Ranking Canada’s Tax System: Compliance Burden Not So Bad?

It takes 131 hours per year for the average small business to comply with CRA demands, but that’s actually not that bad, comparatively speaking, according to some recent reporting.

This year’s fiscal report from the Taxpayers’ Ombudsman highlights many of the challenges Canadians have faced in their dealings with the CRA this year. While their summary delivers few surprises, a report from PricewaterhouseCoopers (PwC) stating that Canada leads the G7 countries for ease of paying taxes may catch you off-guard, considering Canada’s tax system is known for its complexities.

The thirteenth edition of the Paying Taxes report released by PwC last week finds that Canada’s tax regime is “considered favourable for small businesses but is significantly less attractive than the other countries for large businesses.” In fact, Canada is ranked first out of the G7 countries for ease of taxpaying, and is nineteenth out of 190. These results take into account the fact that small to medium-sized companies make only eight payments per year on their taxes and take 131 hours to comply with tax regulations, whereas the global average is twenty-four payments and 237 total hours.

The CRA’s inconsistencies in effectively supporting Canadian business owners was one of the things noted in the 2018 Taxpayers’ Ombudsman Report. It also highlighted some of the major challenges experienced by Canadian taxpayers in 2018, and identified some necessary improvements. For example:

  • Making T1 forms available again in post offices, and having hard-copy tax packages mailed to those who had previously filed using paper forms
  • Improving wording of the Canada Child Benefit annual entitlement notice to better clarify the changes to the program
  • Including complete return mailing addresses for the CRA tax centres requesting further documentation from taxpayers who are accessing the Ontario Trillium Benefit program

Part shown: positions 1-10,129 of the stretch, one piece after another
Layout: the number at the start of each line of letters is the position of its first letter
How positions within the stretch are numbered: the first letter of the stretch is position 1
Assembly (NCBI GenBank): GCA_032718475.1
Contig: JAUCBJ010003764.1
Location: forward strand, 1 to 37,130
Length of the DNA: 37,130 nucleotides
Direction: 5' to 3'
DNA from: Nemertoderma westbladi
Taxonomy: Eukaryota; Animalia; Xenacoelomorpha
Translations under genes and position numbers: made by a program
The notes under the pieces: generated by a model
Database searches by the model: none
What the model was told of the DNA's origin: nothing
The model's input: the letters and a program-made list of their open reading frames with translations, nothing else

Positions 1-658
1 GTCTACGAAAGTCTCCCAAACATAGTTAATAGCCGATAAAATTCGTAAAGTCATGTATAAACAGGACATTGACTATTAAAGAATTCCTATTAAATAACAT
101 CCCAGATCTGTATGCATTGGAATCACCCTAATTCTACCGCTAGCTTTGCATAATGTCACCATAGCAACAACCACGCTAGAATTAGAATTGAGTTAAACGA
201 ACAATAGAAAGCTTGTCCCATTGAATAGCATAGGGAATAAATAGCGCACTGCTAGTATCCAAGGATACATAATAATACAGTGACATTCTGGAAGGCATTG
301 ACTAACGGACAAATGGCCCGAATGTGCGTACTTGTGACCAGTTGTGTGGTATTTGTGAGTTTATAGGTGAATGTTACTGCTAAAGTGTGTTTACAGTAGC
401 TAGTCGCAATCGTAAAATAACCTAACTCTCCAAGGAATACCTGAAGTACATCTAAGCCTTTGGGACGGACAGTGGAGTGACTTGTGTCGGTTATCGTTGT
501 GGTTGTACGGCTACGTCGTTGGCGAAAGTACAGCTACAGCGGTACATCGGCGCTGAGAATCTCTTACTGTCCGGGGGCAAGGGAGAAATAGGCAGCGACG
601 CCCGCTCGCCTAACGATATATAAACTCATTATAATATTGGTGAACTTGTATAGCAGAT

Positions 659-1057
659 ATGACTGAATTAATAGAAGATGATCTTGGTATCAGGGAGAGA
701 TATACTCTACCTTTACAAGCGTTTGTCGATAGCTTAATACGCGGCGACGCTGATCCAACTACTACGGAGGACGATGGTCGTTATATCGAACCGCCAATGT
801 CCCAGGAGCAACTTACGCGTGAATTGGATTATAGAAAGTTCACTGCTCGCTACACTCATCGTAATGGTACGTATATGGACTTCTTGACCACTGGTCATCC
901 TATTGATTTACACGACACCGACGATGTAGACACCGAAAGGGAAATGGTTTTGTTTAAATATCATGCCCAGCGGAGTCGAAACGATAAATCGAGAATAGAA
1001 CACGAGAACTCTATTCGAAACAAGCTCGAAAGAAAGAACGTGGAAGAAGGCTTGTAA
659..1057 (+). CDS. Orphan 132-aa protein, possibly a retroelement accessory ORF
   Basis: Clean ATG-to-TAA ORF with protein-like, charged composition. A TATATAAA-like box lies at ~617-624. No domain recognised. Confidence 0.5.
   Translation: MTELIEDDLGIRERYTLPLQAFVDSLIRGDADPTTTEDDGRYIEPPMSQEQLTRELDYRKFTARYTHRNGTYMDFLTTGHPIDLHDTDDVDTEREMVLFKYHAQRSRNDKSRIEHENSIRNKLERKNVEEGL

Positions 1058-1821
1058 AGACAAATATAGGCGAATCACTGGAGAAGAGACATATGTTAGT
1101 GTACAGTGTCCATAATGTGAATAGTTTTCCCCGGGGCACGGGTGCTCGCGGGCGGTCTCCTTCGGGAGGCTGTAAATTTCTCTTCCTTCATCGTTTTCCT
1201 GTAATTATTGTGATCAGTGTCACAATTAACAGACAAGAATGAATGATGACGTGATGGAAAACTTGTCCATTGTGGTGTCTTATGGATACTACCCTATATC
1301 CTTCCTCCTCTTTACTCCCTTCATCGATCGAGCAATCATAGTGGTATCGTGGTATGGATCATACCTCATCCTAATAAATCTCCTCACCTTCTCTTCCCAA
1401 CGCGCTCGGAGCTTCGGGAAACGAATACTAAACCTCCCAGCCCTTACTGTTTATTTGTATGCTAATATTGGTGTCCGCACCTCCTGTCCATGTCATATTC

• Expanding the Community Volunteer Income Tax Program so it would be accessible to Canadians unable to access the in-person clinics
  • Enabling Canada Child Benefit applicants to list more than two children on the application

Additionally, the Taxpayers’ Ombudsman addressed the following CRA issues:

  • Access to CRA phone lines, and incorrect information provided once agents are reached
  • Issues with tax credits, including: The Disability Tax Credit, The Northern Residents Deduction, the Foreign Tax Credit and the Canada Child Benefit
  • CRA delays in processing individual income tax returns, and benefit returns (including delays in seniors receiving their Guaranteed Income Supplement)
  • Significant issues with the Taxpayer Relief Program, and the length of time the CRA took to process the requests
  • Lack of access to benefit programs by more vulnerable demographics, including accessibility to the Canada Child Benefit by women living in shelters

Considering that the CRA is promising significant service standard improvements in 2020, it’ll be interesting to see how Canada’s tax system ranks in 2019 and beyond.

Additional educational resources: Get the tools you need to help Canadians navigate complex tax issues in this climate of uncertainty. Enrol in convenient, online certificate courses leading to industry-recognized designations including  the DFA – Tax Services Specialist program. Or save money by doing true-to-life “what-if” scenarios on Knowledge Bureau’s tax calculators. For a great instructor-led peer-to-peer networking experience join us at the January CE Summit workshops for an advanced personal income tax update coming to a city near you starting January 17. Avoid price increases by enrolling by January 10.



Refer a Friend       Research    Calculators Course Trials